Another opinion:The focus of this pilot study is to determine the general effectiveness of canine automotive restraints.  Do they prevent injury of the pet?  Do they prevent secondary injury to humans in an automobile accident? Click HERE


Dogs And Kids - Recognizing Stress
Too often a child gets bitten by a dog because the dog's warning signs went unrecognized. 
Check out these classic signals that a dog gives when it is NOT comfortable. 
  Note all four signs in these pictures indicating that the dog is NOT enjoying this situation: 1. Licking the lips; 2. Showing the whites of his eyes; 3. Panting when not overheated; 4. Turning his head away.
It's not always the dog's fault when a child is bitten. Recognize your dog's signs of stress. 
In This Issue

Quick Links

Online Auction On Tap for Black Friday!
Our first Holiday Auction is in the planning stages!  We have some wonderful items up for grabs including this original watercolor painting of a GSP pup by artist Anna Lisa Quinn.  We also have some beautiful jewelry by Three Scoops of Vanilla, a Karma custom dog collar, a Bissell steam vac, and a lot more!  
If you'd like to donate a new item to the auction to make it more interesting, we'd love to have it! There may even be a special auctioneer! Stay tuned!

Email Celeste if you'd like to donate items to the auction.

Help Us Help Them
foster logo
Our 1st Cookbook is in Production!

Our cookbook has been sent to the publisher and will be available in November. It is awesome! 200 of your favorite recipes complied all in one place.  Stay tuned for more info!


GSP Rescue New England now has a presence on Facebook. Go to: Facebook.com/GSPRescueNE

Look Who's Been Adopted!

More GSPs have found their forever homes!


They are: Gunner, Dexter, Jake2, Chisel, Jake, Forrest, Mandy and Hunter.


Hooray for the dogs!! Hooray for their new families!! :-) 


Donations have gratefully been accepted this month from: 


For Rosie: Marsha Jane Causton, Julie Doucette, Michael Doyle, Sujata Varadharajan, Cindy Cossuto in memory of Danny Boy, Cynthia Cook, Sheila Dregne, Barbara Seal, Deborah Williams, Roseanne O'Neill, Cristina Gigon, Bill Crawford, Danelle Gatcombe, Arthur Berry, Barry Trudeau, Maurice and Margaret Bennett, Arliss Paddock, Heather Cipolla, Janice Robinson, Peter Bueti, Valerie Brachet, Michelle Michaels, Alyssa Fedorchak, Kevin Broderick, Mia Unson, Christiane and Pieter Williams, Tom and Cristi DeCotis, Nirit and Hanan Cohen, Janet Zwirko, Joan B. Lucas, Lola Hupp-Wilkins, Mike and Terri Young, Weston and Kelly Kenney, Cowboy  Parmentier, Nick Rosenberg, Deb and Paul Schottler, Nancy and Greg Reagan,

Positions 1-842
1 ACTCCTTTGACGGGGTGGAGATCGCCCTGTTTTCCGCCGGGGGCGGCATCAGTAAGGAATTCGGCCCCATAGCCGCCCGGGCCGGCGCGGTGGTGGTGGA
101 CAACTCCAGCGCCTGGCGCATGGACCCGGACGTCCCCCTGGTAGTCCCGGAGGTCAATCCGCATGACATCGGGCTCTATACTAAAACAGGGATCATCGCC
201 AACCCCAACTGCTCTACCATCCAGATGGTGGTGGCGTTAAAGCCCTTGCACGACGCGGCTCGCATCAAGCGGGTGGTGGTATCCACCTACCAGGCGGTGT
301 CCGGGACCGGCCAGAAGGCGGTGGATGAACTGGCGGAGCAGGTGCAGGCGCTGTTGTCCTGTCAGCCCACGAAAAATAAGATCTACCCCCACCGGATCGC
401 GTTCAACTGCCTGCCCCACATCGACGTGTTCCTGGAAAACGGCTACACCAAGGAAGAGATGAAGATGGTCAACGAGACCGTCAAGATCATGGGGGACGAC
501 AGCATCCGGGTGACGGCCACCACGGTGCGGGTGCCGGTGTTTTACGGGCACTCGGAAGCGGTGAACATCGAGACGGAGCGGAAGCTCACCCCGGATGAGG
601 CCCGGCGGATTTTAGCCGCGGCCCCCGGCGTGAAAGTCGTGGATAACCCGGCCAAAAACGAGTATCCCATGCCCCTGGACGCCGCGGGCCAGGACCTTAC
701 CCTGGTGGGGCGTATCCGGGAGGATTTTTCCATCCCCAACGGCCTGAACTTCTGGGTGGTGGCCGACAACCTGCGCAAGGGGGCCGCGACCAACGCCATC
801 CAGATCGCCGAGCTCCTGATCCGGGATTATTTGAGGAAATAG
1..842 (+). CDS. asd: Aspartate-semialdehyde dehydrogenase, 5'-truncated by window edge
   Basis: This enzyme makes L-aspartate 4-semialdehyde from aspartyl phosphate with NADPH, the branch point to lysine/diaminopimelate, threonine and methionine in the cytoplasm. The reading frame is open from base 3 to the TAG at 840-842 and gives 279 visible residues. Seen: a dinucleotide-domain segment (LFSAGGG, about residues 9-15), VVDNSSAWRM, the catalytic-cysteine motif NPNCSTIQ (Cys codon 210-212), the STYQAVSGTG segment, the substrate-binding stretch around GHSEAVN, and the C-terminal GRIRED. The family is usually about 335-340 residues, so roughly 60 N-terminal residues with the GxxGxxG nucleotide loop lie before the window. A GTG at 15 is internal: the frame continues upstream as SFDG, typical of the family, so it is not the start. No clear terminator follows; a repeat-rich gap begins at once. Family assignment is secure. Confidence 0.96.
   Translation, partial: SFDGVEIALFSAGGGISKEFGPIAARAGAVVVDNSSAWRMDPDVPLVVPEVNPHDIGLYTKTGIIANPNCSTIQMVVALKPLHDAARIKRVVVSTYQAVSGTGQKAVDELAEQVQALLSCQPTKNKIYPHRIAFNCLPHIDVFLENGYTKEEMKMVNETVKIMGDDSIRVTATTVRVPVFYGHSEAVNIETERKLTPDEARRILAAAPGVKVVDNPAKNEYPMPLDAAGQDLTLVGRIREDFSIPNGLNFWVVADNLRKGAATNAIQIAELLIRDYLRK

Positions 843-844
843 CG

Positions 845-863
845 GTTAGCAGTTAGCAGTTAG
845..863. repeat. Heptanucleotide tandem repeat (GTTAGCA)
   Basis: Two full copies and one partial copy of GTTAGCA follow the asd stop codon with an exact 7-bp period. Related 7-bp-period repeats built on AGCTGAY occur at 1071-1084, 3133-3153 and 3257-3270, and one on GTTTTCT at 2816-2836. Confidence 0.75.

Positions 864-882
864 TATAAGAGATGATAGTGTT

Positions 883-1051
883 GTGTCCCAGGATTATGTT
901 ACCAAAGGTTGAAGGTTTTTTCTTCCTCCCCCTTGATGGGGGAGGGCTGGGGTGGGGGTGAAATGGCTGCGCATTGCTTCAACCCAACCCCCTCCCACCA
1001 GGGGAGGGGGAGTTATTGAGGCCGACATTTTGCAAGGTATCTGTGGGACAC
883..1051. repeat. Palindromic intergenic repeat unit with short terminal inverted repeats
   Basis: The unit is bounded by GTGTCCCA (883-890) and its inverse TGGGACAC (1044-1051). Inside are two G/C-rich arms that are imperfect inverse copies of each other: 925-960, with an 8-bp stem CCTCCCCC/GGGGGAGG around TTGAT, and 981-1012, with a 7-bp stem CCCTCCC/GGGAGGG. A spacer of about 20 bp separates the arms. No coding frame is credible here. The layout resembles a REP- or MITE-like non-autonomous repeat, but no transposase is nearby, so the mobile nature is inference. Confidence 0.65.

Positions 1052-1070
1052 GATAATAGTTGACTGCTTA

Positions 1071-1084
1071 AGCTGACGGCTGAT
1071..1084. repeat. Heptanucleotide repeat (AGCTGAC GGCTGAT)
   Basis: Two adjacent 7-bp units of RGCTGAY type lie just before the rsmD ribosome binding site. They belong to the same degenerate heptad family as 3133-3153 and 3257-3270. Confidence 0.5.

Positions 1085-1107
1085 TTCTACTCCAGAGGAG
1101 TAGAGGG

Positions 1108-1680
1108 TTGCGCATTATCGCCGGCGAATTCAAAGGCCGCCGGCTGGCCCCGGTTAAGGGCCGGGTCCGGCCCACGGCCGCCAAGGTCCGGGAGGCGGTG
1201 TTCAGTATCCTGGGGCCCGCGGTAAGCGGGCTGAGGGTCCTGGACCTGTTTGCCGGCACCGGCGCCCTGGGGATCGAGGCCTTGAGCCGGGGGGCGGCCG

Gilbert and Susan Rifkin, Enrique and Judith Margalejo, Frank Straccia 

Larry Snediker, Sue Tenuta, Al Gerheim, Jonnie and Peter Hallett.


Thank you all for your generosity!


Thank You, Donors!

For those who have graciously made donations to GSP Rescue NE and would like a receipt, please contact Celeste.


And, once again, a big THANK YOU to you all. :-)

 Help Us With

Our Year-Round Fundraisers




Zeppa Studios designs and produces unique gifts for dog and other animal lovers. 


Their Project Rescue was specifically created to help rescue groups earn money and for customers to save money!


Enter the coupon code for German Shorthaired Pointer Rescue New England (GSPRNE) during your online check-out or mention it to the customer service rep when ordering by phone. Customers get 10 percent off their order, GSP Rescue NE will get 20 percent. 


For information or to see their product line, go to ZeppaStudios  


Book Donations Needed

   Book bin

 GSP Rescue NE is joining with Got Books? as a new means of fundraising. Got Books? works by placing bins for recycled books in parking lots. If you have a parking lot with one extra space for a bin please contact Celeste.

This is a one year commitment. All you have to do is donate the space and call Got Books? to empty the bins when they're full.  

Rescue gets paid per pound of books. Got Books? will work for rescue through active participation by the GSP Rescue organization and the community.


Requirements are:
1. Safety - The bin must be placed in a safe location for drivers, pedestrians and participants
2. Location - The Got Books? container should be visible to your members as well as the surrounding community 
Successful programs establish a plan for getting books from the community. Posting information in the weekly program and bulletins, posting information on your website, and alerting local paper
about the Got Books? program and what Rescue is raising the money for. Every organization is unique and there is more than one way to accomplish the task of getting the books in to the Got Books? container.


Got Books? is a great way to increase recycling and earn extra money for programs within Rescue.  


For more information on Got Books? or if you have room at your business to house a collection bin, contact Celeste.  

Dog Door Discount!

 Hale Pet Door logo

GSP Rescue New England is listed among rescue groups and shelters that have participated in Hale Pet Door's Rescue Rewards program. 
The Rescue Rewards works this way:  When  customers let Hale know that they adopted a pet (either recently or in the past), they receive a 10 percent discount on the cost of their Hale Pet Door.  And then Hale makes a donation for that same 10 percent amount to the organization that the customer tells them about.


In 2010, Hale donated more than $20,000 to rescues and shelters all over the country.  

For more information on Hale pet doors, go to www.halepetdoor.com

COMEDY CORNER                                                 


Happy Halloween Dog Story - Busy Bee Dogs
Happy Halloween Dog Story - Busy Bee Dogs